The objective of this study was to compare the behaviour of cows on a grooved floor with that of cows kept on a slatted floor. The trial was carried out with 2 groups of 12 Holstein-Friesian cows kept in a cowshed with 2 symmetrical halves, identical except for the floor. One floor was grooved longitudinally to the feeding fence (width of grooves 35 mm) and the other was slatted (gaps 35 mm wide) perpendicular to the feeding fence. Both floors had scrapers to remove manure. After 3 weeks of being kept on these 2 floors, cows were switched between floors for 3 weeks. In the third week of each 3-week-period, behavioural observations of cows related to their time budget over 24 h, relocation on each floor indicated by index of movement, and specific behaviours (aggression, self maintenance) performed on the floors, were executed. The health of claws was examined before the trial and 6 weeks later, after the trial. The grooved floor influenced the cows' daily time budget: cows kept on the grooved floor stood less (P<0.05) with 4 legs inside the cubicles (group 1: 36 min, group 2: 39 min) than cows kept on the slatted floor (group 1: 57 min, group 2: 60 min). Neither the specific behaviours of cows nor their movement performed on both floors were different. After switching from the grooved floor to the slatted floor, cows lay for 669 min a day (in comparison to 746 min a day while kept on the grooved floor, P<0.05) and they stood parallel to the feeding fence for 174 min a day (in comparison to 126 min a day while kept on the grooved floor, P<0.05). Given that both groups of cows on the grooved floor and the group that began on the slatted floor had a similar daily time budget, it is possible that the different time budget of the remaining group, which started off on the grooved floor, was a reaction (pleasure or disappointment) induced by returning to the familiar floor. The grooved floor was more fouled with faeces (P<0.05) than the slatted floor. The grooved floor can be evaluated as being equal to the slatted floor with a scraper in terms of the behaviour performed on it. There were hardly any slip incidents on it (during 64 h of observations, 2 slip incidents on the grooved floor, 4 slip incidents on the slatted floor). However, the occurrence of stumble incidents involving the manure scraper (66 cases on the grooved floor and 48 on the slatted floor during 64 h of observations) and the occurrence of foot lesions (probably of traumatic origin) suggests that the functioning of the manure scraper, which is indispensable on grooved floors, needs to be optimized.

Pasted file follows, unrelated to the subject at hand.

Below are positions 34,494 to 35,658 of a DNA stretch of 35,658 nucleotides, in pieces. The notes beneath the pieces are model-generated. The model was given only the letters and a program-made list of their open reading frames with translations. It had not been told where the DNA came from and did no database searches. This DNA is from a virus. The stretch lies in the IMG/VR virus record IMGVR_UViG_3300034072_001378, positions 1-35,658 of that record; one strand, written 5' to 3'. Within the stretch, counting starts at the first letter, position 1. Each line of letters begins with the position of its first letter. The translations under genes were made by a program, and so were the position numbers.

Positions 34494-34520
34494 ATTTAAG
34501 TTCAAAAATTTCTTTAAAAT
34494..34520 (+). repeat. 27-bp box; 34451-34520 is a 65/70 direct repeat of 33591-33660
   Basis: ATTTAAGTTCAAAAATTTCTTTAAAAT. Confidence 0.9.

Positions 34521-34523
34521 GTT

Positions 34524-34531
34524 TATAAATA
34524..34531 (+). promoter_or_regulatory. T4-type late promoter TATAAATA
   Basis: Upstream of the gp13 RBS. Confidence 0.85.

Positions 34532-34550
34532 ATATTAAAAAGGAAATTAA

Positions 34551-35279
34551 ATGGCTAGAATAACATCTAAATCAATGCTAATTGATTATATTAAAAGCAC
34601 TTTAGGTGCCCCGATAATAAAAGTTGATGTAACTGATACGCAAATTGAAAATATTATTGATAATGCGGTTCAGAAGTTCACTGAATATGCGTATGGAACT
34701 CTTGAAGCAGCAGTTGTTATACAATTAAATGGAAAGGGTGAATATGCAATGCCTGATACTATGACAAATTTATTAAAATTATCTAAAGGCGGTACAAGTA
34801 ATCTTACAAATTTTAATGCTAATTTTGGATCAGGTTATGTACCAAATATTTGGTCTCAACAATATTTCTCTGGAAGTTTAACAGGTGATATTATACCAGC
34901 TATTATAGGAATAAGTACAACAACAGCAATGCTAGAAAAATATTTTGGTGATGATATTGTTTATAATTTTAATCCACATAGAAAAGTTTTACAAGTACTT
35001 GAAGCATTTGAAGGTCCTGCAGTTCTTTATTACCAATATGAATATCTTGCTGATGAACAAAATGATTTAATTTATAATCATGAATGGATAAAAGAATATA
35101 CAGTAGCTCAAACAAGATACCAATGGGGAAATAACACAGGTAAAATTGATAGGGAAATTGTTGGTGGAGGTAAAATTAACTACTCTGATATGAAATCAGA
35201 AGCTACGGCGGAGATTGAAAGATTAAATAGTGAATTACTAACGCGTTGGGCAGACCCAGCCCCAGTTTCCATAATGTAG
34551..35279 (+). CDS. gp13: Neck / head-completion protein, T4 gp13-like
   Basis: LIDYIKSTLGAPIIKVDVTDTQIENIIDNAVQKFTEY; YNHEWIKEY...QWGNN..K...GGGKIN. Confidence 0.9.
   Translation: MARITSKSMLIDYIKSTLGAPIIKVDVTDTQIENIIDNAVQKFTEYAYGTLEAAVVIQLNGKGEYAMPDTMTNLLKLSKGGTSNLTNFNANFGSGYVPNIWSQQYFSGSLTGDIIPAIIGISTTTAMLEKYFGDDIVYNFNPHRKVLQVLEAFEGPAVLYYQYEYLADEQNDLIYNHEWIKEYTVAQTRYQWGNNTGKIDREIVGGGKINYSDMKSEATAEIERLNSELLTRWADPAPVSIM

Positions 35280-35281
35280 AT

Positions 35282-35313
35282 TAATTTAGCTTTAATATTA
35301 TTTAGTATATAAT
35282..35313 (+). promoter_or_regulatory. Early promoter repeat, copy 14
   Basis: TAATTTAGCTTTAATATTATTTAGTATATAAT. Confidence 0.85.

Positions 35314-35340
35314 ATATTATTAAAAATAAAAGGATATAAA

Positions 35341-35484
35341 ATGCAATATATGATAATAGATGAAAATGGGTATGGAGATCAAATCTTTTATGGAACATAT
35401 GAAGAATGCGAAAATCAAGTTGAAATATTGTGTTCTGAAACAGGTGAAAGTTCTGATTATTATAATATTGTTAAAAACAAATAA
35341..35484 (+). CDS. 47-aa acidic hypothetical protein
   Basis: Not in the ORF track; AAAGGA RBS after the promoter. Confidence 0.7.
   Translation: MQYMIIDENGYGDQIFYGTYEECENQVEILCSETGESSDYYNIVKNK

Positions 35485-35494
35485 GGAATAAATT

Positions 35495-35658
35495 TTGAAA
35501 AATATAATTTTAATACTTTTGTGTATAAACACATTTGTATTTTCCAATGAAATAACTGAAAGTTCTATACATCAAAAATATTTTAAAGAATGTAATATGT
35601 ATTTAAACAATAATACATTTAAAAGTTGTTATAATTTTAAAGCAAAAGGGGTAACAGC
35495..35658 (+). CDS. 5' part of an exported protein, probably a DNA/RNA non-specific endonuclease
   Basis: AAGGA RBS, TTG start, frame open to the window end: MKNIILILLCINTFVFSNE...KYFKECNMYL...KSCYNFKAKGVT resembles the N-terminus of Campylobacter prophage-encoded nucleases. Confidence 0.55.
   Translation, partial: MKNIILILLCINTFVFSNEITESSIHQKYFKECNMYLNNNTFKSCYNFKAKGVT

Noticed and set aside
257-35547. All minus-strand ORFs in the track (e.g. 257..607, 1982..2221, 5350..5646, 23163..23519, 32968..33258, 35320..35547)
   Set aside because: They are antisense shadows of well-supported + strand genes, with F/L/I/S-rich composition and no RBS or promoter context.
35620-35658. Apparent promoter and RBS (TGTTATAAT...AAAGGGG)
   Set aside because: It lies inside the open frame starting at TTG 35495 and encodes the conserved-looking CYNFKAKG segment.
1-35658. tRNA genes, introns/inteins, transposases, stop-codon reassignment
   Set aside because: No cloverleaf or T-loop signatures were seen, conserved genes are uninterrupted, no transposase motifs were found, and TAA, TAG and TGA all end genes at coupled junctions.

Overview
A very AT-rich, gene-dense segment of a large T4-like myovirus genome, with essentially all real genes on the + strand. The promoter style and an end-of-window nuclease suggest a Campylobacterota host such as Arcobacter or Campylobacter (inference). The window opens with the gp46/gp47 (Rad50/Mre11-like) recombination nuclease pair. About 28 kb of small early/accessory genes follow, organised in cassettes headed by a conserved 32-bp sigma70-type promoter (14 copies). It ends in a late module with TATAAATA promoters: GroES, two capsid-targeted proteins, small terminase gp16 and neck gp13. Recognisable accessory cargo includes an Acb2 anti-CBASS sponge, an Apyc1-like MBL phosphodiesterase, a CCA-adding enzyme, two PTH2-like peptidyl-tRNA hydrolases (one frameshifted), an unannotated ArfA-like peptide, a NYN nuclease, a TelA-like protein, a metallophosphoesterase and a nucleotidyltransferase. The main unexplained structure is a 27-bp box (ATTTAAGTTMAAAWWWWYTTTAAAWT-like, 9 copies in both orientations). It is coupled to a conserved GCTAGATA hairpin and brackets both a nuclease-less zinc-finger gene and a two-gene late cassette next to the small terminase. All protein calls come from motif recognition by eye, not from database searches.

|Publication Title||Applied Animal Behaviour Science|
|Author Address||Institute of Agricultural and Environmental Engineering (IMAG), P.O. Box 43, 6700 AA Wageningen, Netherlands.|
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